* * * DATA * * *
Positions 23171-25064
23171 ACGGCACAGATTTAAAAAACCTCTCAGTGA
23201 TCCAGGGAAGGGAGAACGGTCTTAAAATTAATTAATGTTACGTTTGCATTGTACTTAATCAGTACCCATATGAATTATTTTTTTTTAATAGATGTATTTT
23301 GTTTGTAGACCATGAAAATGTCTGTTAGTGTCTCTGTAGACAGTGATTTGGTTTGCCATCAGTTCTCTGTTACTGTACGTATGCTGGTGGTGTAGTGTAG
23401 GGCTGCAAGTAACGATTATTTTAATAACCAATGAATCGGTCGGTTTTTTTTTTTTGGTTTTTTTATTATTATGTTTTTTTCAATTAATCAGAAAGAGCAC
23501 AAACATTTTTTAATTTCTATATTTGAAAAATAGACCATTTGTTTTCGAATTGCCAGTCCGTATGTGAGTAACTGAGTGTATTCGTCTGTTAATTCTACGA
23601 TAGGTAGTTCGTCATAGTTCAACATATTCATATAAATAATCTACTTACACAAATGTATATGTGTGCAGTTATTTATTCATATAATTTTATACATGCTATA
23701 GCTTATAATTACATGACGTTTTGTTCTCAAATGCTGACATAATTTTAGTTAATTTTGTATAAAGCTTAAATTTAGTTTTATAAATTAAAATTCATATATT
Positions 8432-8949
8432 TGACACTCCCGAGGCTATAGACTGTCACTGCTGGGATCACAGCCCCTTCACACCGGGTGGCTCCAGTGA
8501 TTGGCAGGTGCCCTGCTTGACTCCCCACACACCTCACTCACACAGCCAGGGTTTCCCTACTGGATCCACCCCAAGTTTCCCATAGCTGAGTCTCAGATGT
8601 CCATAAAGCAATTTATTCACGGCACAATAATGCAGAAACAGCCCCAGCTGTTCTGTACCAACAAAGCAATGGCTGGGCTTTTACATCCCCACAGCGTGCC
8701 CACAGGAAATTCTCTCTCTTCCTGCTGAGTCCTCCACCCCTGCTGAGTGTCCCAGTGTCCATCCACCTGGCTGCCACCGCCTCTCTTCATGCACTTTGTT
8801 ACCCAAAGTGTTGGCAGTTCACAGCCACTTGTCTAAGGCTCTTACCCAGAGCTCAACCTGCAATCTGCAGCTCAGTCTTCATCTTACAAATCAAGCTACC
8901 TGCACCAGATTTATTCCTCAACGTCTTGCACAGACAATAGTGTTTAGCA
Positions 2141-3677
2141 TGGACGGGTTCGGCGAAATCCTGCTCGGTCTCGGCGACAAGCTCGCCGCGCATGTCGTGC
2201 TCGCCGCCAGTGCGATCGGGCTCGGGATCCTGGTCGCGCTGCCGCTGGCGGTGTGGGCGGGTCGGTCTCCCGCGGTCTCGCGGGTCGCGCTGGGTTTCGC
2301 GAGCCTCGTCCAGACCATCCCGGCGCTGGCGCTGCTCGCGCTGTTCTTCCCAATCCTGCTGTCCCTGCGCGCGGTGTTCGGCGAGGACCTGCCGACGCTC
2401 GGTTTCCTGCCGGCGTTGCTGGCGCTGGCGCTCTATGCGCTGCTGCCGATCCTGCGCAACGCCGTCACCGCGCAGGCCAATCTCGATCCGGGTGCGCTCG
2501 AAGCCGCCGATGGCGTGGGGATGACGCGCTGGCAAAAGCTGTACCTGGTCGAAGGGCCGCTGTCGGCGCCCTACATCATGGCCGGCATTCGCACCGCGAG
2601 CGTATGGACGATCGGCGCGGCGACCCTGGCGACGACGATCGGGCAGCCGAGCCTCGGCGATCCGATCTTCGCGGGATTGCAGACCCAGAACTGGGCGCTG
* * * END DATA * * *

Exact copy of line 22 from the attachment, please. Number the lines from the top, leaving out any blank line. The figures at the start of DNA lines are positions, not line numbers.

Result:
2601 CGTATGGACGATCGGCGCGGCGACCCTGGCGACGACGATCGGGCAGCCGAGCCTCGGCGATCCGATCTTCGCGGGATTGCAGACCCAGAACTGGGCGCTG